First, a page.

Background: Safety is a central consideration when choosing between multiple medications with similar efficacy. We aimed to evaluate whether adverse event (AE) profiles of 3 such drugs in advanced prostate cancer could be distinguished based on published literature. Methods: We assessed consistency in AE reporting, AE risk in placebo arms, and methodology used for risk estimates and quantification of statistical uncertainty in randomized placebo-controlled phase III trials of apalutamide, enzalutamide, and darolutamide in advanced prostate cancer. Results: Seven included clinical trials enrolled a total of 9215 participants (range = 1051-1715 per trial) across 3 prostate cancer disease states. Within disease states, baseline patient characteristics appeared similar between trials. Of 54 distinct AE types in total, only 3 (fatigue, hypertension, and seizure) were reported by all 7 trials. Absolute risks of AEs in the placebo arms differed systematically and more than twofold between trials, which was associated with visit frequency and resulted in different degrees of uncertainty in AE profiles between trials. No trial used inferential methodology to quantify statistical uncertainty in AE risks, but 6 of 7 trials drew overall conclusions. Two trials concluded that there was no elevated AE risk because of the intervention, including the trial of darolutamide, which had the greatest statistical uncertainty. Conclusions: Rigorous comparison of drug safety was precluded by heterogeneity in AE reporting, variation in AE risks in the placebo arms, and lack of inferential statistical methodology, underscoring considerable opportunities to improve how AE data are collected, analyzed, and interpreted in oncology trials.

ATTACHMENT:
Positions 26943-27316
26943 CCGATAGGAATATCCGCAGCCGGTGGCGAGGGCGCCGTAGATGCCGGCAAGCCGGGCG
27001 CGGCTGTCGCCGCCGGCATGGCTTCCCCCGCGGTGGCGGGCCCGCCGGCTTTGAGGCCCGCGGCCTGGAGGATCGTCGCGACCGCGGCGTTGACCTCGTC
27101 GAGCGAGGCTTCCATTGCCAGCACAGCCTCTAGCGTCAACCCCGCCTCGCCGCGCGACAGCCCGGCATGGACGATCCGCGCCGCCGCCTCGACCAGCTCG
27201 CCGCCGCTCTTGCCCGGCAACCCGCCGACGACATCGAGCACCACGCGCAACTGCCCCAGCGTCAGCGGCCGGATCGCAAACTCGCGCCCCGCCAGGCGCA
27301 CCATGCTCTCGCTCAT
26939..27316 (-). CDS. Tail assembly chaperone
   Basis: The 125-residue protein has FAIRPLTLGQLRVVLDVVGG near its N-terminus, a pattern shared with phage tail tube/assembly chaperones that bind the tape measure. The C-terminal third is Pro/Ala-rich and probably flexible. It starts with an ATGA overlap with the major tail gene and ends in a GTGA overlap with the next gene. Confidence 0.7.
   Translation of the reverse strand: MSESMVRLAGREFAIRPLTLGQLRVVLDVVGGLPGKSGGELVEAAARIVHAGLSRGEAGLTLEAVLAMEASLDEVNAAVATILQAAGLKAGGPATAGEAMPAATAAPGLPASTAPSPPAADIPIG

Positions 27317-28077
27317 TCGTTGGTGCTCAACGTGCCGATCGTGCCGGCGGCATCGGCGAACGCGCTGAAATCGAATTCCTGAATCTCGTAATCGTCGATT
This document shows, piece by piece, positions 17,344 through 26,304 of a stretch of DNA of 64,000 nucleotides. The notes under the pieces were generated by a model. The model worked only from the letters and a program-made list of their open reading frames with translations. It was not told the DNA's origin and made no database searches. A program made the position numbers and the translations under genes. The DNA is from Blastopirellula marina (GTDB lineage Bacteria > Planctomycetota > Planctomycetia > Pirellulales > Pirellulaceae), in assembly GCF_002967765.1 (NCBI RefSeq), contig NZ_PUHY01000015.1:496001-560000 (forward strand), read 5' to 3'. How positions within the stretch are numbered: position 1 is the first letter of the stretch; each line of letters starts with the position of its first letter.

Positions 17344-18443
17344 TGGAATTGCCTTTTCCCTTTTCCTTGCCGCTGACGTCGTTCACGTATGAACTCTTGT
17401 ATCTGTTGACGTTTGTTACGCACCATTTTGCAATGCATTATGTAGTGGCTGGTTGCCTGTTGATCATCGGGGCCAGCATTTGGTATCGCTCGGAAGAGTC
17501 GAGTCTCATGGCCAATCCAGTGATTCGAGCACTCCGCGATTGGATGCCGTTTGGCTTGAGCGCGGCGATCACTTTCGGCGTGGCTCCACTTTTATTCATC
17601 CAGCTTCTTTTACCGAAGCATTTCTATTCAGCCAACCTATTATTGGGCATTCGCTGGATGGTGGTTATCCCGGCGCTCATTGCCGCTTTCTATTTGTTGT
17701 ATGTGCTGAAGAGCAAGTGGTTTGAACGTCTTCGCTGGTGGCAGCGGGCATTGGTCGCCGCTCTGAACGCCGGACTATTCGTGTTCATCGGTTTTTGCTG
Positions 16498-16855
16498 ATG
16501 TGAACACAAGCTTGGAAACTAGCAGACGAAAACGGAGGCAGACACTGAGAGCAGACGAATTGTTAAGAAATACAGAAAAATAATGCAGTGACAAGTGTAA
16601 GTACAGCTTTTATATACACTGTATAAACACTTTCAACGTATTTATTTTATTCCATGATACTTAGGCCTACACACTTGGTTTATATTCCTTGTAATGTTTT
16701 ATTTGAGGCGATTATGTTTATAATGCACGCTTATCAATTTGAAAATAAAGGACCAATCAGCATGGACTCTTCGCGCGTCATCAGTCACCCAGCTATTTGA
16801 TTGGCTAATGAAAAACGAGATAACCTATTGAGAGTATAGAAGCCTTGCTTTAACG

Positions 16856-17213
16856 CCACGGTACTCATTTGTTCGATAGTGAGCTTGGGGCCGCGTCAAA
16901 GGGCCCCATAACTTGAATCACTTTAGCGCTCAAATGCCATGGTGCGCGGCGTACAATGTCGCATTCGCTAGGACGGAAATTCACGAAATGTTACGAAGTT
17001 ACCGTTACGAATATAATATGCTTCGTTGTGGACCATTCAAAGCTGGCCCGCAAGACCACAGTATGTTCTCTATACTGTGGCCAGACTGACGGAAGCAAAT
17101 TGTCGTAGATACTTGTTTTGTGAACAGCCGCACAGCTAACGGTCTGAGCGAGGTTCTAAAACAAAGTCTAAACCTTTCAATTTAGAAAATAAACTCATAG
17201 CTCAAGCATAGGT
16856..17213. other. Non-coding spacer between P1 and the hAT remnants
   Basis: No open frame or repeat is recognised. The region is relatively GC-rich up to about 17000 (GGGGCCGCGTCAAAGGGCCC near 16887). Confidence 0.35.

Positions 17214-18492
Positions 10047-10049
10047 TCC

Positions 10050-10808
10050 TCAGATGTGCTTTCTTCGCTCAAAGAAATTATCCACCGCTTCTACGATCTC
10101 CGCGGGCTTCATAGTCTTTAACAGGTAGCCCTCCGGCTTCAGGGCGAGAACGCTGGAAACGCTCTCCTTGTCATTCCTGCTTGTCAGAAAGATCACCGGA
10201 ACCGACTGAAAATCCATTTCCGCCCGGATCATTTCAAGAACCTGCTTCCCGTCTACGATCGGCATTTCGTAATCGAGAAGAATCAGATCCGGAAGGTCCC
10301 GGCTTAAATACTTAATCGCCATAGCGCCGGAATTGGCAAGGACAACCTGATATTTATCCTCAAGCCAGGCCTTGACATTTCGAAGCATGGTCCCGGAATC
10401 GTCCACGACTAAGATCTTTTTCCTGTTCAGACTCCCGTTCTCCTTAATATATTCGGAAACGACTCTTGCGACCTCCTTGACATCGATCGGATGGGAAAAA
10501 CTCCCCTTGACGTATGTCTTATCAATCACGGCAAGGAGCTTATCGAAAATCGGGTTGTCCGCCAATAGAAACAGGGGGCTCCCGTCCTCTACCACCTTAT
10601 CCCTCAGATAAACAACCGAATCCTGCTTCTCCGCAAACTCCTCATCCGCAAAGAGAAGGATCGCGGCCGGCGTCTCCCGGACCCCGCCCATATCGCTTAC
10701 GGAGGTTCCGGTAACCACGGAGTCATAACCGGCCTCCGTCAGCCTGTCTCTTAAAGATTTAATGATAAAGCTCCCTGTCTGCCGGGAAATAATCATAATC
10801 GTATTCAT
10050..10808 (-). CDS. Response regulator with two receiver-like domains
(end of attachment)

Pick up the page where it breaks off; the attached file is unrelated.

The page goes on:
ASJC Scopus subject areas
- Cancer Research